Like most who are second in command, Joseph serves many interests. Keeping the people alive is one, and strengthening his patron’s regime is another. When the famine begins Joseph simply gives grain to the Egyptians. But as the famine grows more severe, he sells them grain, then he barters for their livestock and their land. Finally, the people beg to become serfs and Joseph cuts the following deal. “Then Joseph said to the people, ‘Whereas I have this day acquired you and your land for Pharaoh, here is seed for you to sow the land. And when harvest comes, you shall give one fifth to Pharaoh, and four fifths shall be yours…’ And they said, ‘You have saved our lives! We are grateful to you my lord, and we shall be serfs to Pharaoh’” (Genesis 47:23-25).
As contemporary readers looking back at the story, we certainly admire Joseph’s efficiency. But for a man who has come to be known in Jewish tradition as Joseph the Righteous, we would have hoped for him to express an element of human concern about implementing a policy that reduced the Egyptians to serfdom. If the policy originated with Pharaoh, which there is some basis in the text to believe, Joseph could have responded along the lines of Machiavelli’s advice in The Prince about the balance between being loved and feared:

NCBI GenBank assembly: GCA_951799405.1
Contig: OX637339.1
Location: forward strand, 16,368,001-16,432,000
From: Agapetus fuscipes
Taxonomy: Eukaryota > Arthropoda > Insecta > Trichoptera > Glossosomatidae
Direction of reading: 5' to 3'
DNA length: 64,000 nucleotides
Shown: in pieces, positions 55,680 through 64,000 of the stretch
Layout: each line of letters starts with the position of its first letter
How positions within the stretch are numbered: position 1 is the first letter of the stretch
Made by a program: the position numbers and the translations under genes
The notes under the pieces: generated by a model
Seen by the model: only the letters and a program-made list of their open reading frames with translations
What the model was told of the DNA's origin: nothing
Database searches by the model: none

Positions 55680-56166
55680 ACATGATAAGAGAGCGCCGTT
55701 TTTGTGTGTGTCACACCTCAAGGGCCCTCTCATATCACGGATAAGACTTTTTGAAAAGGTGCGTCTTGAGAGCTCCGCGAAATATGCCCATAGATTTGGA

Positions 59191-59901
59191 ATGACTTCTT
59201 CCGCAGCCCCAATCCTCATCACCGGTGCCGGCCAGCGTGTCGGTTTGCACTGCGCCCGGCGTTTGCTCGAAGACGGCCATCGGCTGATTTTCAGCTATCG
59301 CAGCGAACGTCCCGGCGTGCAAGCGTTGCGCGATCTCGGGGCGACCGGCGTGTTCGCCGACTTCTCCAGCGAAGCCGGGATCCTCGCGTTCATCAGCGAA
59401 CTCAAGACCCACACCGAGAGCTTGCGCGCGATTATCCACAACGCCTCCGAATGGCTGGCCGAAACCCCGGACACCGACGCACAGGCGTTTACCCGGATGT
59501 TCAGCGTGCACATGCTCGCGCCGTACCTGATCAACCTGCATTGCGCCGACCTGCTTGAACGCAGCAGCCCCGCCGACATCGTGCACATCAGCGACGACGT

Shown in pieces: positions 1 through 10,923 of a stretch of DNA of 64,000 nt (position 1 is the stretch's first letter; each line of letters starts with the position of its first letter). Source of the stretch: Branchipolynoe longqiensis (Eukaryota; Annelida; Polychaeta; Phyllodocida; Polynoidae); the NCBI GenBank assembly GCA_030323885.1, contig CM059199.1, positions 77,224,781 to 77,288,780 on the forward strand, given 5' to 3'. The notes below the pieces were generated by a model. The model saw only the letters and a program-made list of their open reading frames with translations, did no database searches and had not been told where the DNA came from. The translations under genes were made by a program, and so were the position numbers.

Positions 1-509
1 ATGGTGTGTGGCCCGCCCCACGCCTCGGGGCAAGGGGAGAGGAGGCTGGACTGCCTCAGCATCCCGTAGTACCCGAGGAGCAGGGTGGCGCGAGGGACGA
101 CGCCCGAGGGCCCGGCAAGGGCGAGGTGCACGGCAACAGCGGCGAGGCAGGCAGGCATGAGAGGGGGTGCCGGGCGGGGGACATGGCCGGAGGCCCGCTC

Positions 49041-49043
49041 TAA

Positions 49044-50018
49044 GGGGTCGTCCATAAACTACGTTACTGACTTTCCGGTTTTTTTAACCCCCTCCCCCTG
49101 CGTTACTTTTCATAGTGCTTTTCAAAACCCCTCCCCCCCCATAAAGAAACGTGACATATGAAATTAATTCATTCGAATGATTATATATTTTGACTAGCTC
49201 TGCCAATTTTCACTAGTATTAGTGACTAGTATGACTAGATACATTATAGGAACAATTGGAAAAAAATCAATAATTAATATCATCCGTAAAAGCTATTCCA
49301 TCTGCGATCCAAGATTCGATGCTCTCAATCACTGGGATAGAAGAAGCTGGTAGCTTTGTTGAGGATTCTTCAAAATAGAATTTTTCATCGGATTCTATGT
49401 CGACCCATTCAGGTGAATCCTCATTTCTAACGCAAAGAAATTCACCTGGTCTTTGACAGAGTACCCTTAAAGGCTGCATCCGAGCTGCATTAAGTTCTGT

Still a prince should make himself feared in such a way that, though he does not gain live, he escapes hatred; for being feared but not hated go readily together. Such a condition he may always attain if he will not touch the property of this citizens and subjects… but above all, he should refrain from the property of others, for men are quicker to forget the death of a father than the loss of patrimony.[i]
Did resentment about Joseph’s policy plant the seeds for Egypt’s subsequent enslavement of the Israelites? Some commentator answer in the affirmative. Etz Hayim, published by the Conservative Movement, states that “A generation later, the Egyptians would take their revenge on Joseph for having reduced them to slavery, by enslaving his people.”[ii]
In any case, Joseph’s agrarian policy was not has harsh as it could have been. In exchange for the use of land, he required farmers to contribute a fifth of their produce to Pharaoh; during the reign of Hammurabi (d. 1750 BCE) these charges were more than fifty per cent.[iii]
What are the appropriate limits to policies for managing lean times?
[i] Niccolo Machiavelli, The Prince and Selected Discourses (New York: Bantam Books, 1971), p. 60.
[ii] Page 288.
[iii] JPS Commentary on Genesis, Nahum Sarna, p. 322.